Occupational class inequalities in physical functioning and their changes after retirement are poorly understood. We examined occupational class trajectories in physical functioning 10 years before and after transition to old-age and disability retirement. We included working conditions and behavioural risk factors as covariates, given their established link to health and retirement.
We used the Helsinki Health Study cohort data from surveys 2000–2002 to 2017, and included 3901 women, who were employed by the City of Helsinki, Finland, and retired during the follow-up. Mixed-effect growth curve models were used to examine changes in RAND-36 Physical Functioning subscale (range 0–100) 10 years before and after the retirement date by occupational class.
Old-age (n=3073) and disability retirees (n=828) lacked class differences in physical functioning 10 years before retirement. By retirement transition, physical functioning declined and class inequalities emerged, the predicted scores being 86.1 (95% CI 85.2 to 86.9) for higher class and 82.2 (95% CI 81.5 to 83.0) for lower class old-age retirees, and 70.3 (95% CI 67.8 to 72.9) for higher class and 62.2 (95% CI 60.4 to 63.9) for lower class disability retirees. Physical functioning declined and class inequalities slightly widened among old-age retirees after the retirement, whereas among disability retirees the decline plateaued and class inequalities narrowed over time after retirement. Physical work and body mass index somewhat attenuated the class inequalities after adjustment.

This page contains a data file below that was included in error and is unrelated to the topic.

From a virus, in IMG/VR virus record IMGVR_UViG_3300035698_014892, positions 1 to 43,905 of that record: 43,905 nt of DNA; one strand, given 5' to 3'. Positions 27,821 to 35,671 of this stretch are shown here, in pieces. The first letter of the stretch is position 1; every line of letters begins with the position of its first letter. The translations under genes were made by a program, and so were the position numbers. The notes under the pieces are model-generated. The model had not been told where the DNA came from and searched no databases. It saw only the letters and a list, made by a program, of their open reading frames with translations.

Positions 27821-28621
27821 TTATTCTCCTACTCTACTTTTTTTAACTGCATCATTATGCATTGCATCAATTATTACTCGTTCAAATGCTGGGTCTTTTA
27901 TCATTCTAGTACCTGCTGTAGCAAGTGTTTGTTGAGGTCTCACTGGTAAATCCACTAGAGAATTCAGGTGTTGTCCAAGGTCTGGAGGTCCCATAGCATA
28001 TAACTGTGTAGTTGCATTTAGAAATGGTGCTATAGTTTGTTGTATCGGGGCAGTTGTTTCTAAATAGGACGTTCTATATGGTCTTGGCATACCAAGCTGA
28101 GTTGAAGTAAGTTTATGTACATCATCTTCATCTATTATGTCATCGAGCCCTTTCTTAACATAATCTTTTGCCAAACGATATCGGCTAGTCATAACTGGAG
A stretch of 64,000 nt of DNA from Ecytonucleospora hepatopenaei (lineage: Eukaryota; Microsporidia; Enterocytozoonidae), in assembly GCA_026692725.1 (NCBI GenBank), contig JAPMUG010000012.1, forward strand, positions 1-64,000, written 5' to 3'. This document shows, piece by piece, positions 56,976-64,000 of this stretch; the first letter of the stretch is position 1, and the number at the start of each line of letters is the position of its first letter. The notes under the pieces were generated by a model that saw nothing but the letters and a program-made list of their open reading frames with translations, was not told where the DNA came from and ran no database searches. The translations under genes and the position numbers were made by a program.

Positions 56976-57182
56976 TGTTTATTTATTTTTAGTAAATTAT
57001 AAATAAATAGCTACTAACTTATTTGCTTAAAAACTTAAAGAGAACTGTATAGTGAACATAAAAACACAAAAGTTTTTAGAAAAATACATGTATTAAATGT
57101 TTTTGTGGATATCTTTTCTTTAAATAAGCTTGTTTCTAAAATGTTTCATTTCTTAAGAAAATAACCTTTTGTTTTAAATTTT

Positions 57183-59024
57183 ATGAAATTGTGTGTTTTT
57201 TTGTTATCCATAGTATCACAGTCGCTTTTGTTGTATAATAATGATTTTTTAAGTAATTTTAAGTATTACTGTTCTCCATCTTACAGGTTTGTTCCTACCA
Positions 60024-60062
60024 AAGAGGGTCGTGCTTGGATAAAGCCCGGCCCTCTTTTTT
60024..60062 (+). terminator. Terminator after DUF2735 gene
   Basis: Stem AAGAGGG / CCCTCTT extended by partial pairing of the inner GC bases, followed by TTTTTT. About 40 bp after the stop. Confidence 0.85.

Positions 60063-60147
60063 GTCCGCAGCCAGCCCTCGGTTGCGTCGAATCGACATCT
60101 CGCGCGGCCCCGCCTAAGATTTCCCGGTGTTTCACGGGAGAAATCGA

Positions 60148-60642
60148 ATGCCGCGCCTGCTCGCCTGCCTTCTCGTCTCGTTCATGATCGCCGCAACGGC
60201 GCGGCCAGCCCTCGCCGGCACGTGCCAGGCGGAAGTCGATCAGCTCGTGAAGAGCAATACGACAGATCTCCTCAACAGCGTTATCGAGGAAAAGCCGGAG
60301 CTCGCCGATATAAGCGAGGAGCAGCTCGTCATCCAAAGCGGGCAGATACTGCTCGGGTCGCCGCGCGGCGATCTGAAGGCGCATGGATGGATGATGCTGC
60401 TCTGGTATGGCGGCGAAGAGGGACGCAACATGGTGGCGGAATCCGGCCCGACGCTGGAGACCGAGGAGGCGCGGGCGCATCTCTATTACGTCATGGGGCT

Class inequalities in physical functioning widened after old-age retirement and narrowed after disability retirement. The examined work and health-related factors contributed weakly to the inequalities.